It is not the first time that the committee rejected the selection of a woman author. The committee had decided not to honor Enid Blyton, a children’s author. Blyton wrote over 600 children’s books that echoed her conservative and moral lifestyle. Although she continues to be criticized by more literary critics, her books remain popular.

The committee decided that Blyton was not worthy of the honor.

The British women authors are up in arms over the decision. But could this be a tempest in a teapot?

This year, the Royal Mint issued coins celebrating the 20th anniversary of The Gruffalo and Mouse. The Gruffalo is a children’s book written by Julia Donaldson. The book is about a mouse’s adventures walking through the woods until it meets the mythical Gruffalo.

The award-winning book was translated into 59 languages and made into an animated short film.

Although the Royal Mint did not honor Donaldson on a coin, her characters are so honored.

The Royal Mint has also issued 50p coins honoring Paddington Bear, a character that became popular in the United States through the movie. While Michael Bond wrote Paddington Bear, the books were initially illustrated by Peggy Fortnum.

We learned that whether committees or politicians design coins, they will get it wrong. We also learned that maybe we should stop trying to put humans on coins because regardless of the decision, someone is going to be upset. Sometimes, it is not worth the hassle.

And now the news…

 October 21, 2019
BRYAN, Ohio — Tom Reed of Bryan, Ohio donated more than 50 books to the Williams County Public Library, which mainly center on numismatics, also known as coin collecting. Reed saw a need for books on coin collecting to be available to the public, and decided to offer many books from his personal collection to the Williams County Public Library, said a news release.  → Read more at kpcnews.com

 October 24, 2019
WINNIPEG—The Royal Canadian Mint has issued a new coin featuring a portrait of Louis Riel, an important Métis leader and the founder of Manitoba. The coin was launched on the 175th anniversary of Riel’s birth.  → Read more at thestar.com

 October 24, 2019
OSAKA — While a 500-yen coin may not go as far as it used to, at least it still weighs the same. That's the verdict of the annual weight test of coinage, which was held at the Japan Mint in Osaka's Kita Ward on Oct.  → Read more at asahi.com

 October 24, 2019
Hobo nickel is a term used to describe the 18th century sculptural art form of hand-engraving coins, resulting in miniature bas-relief sculptures that you can hold in the palm of your hand. While the ancient art is rarely practised today, Russian artist Roman Booteen keeps the craft alive with his extraordinary coin carving designs.  → Read more at mymodernmet.com

 October 24, 2019
The original 29 March 2019 design for the Brexit 50p. The date was changed to October 31 and now, presumably, will be altered again  Credit: Treasury A small batch of special Brexit 50p coins minted with October 31 are expected to become collectors' items now that it looks almost certain Britain will not have left the EU by then.  → Read more at telegraph.co.uk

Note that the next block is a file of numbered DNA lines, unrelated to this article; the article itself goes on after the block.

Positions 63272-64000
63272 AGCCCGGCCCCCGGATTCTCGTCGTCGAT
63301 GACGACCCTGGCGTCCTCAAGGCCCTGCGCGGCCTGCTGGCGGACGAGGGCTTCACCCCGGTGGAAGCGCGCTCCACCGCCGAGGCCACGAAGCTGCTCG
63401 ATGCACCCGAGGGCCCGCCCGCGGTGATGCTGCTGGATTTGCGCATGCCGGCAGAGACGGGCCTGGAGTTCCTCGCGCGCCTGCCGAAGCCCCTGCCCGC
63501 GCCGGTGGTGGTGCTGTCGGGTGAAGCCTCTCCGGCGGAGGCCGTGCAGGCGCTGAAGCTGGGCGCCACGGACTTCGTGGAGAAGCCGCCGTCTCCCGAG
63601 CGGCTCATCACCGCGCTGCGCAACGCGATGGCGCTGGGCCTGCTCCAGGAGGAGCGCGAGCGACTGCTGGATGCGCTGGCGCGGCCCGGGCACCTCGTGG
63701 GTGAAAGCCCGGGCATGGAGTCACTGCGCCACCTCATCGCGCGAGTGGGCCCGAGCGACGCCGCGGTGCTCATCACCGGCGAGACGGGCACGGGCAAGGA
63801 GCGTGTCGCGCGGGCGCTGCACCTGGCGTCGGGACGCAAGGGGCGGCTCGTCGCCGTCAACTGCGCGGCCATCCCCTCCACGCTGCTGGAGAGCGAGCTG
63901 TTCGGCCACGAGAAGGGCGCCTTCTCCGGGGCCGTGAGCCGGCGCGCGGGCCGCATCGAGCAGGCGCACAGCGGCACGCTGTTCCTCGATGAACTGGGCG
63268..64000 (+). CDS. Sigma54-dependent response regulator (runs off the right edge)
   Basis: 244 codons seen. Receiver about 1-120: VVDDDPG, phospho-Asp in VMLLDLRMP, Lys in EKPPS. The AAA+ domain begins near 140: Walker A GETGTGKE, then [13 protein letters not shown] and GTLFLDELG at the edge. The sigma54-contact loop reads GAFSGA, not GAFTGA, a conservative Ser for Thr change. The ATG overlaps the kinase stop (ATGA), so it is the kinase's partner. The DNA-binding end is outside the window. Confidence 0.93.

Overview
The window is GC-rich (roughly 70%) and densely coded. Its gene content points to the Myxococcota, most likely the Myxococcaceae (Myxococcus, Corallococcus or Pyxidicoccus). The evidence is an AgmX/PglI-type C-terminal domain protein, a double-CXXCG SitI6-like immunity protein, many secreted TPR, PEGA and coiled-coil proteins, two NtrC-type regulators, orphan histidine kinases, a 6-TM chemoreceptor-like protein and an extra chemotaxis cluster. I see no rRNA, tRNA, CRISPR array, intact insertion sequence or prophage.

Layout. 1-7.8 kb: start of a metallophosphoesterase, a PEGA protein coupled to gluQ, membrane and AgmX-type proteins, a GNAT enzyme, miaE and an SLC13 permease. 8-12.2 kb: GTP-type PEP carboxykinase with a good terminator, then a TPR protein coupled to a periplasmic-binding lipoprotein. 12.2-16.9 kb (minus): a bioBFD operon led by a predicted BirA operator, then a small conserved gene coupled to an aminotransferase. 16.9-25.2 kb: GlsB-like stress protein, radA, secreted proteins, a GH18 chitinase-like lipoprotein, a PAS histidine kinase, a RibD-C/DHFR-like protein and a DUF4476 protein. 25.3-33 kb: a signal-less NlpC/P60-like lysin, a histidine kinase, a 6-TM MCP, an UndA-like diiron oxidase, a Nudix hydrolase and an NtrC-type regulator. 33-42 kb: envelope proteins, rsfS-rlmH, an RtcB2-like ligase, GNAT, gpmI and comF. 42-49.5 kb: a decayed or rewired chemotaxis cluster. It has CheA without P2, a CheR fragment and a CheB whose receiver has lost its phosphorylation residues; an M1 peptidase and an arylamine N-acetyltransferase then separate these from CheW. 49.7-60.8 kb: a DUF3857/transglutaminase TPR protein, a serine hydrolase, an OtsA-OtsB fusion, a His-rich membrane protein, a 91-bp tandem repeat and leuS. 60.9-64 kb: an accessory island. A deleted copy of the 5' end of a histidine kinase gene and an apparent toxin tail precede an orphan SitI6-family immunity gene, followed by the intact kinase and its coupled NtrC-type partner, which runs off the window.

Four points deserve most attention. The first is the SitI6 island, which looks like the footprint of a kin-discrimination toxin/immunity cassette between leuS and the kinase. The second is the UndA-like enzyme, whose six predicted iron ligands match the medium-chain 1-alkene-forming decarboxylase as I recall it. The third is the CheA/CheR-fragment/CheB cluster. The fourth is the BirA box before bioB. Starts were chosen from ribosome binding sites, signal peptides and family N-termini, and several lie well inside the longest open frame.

October 24, 2019
Are you a coin collector who wants to get a job in the coin business? Plenty of numismatic jobs are out there! Today, I’m going to show you how to find a job working with coins.  → Read more at coins.thefuntimesguide.com

 October 24, 2019
The production of thousands of special commemorative Brexit coins has been put on hold amid continuing uncertainty over when the UK will leave the EU. The Royal Mint had been asked to make new 50p pieces featuring the 31 October date on which the UK was due to leave and a message of "Peace, prosperity and friendship with all nations".  → Read more at bbc.com

 October 24, 2019
An extremely rare 1879 $4 gold coin could sell for $1 million when it is auctioned next month. The 400 cent piece, known as the $4 Gold Stella, is valued at roughly $200,000 but could sell for $1 million, according to auction house Stack’s Bowers Galleries.  → Read more at foxnews.com

 October 26, 2019
– Umayyad, a historic Islamic coin which was made around 723AD has sold for £3.7m – Among the inscriptions said to be on the coin is one that reads "Mine of the Commander of the Faithful" – The coin was initially billed to sell £1.6m but increased at the auction because of much interest  → Read more at legit.ng

 October 26, 2019
Royal Mint bosses have been accused of sexism for rejecting plans to honour novelist sisters Emily and Charlotte Bronte with special coins. The Mint’s male-dominated advisory committee on commemorative coins was accused of failing to ‘take women seriously’ after snubbing the authors of Wuthering Heights and Jane Eyre.  → Read more at dailymail.co.uk